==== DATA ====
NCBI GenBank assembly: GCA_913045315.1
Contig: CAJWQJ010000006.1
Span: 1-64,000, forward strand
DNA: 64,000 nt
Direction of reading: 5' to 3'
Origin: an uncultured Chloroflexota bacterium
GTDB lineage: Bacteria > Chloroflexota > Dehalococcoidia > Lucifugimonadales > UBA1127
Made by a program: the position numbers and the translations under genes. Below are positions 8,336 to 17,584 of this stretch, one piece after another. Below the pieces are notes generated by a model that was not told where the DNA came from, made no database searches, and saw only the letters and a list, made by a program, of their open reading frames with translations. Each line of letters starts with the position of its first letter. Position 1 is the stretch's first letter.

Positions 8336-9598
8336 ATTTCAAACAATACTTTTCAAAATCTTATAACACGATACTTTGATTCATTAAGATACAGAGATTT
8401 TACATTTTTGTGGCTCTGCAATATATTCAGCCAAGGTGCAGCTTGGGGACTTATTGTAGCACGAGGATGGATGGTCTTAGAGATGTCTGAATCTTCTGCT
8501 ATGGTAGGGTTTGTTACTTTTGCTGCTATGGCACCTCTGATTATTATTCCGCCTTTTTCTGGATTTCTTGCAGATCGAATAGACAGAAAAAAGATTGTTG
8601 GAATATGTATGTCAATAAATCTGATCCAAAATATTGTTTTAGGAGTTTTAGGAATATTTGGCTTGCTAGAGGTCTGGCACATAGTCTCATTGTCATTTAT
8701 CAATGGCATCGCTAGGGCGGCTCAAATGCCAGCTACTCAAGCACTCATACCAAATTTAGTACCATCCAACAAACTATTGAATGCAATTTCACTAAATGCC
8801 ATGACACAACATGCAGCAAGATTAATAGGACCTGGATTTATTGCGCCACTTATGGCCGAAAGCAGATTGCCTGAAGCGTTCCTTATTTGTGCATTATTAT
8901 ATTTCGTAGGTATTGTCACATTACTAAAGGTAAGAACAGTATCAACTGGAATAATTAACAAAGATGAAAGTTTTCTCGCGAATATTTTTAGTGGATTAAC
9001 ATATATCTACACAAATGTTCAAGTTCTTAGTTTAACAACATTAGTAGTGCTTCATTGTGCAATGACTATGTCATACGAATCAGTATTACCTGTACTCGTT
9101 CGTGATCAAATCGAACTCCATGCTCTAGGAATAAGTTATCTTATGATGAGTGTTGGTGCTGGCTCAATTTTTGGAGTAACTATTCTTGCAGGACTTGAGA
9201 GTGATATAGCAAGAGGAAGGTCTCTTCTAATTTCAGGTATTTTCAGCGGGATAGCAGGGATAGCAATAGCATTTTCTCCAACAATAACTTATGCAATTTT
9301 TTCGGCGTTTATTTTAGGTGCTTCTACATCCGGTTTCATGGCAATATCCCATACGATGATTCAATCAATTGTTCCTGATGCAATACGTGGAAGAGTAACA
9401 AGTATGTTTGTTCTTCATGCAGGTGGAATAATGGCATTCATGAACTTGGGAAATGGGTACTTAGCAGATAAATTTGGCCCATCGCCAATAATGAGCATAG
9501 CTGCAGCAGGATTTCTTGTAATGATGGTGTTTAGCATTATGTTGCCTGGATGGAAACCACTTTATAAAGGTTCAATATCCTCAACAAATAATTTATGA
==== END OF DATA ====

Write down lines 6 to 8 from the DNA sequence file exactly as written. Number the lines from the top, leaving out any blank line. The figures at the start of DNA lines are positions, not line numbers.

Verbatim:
Origin: an uncultured Chloroflexota bacterium
GTDB lineage: Bacteria > Chloroflexota > Dehalococcoidia > Lucifugimonadales > UBA1127
Made by a program: the position numbers and the translations under genes. Below are positions 8,336 to 17,584 of this stretch, one piece after another. Below the pieces are notes generated by a model that was not told where the DNA came from, made no database searches, and saw only the letters and a list, made by a program, of their open reading frames with translations. Each line of letters starts with the position of its first letter. Position 1 is the stretch's first letter.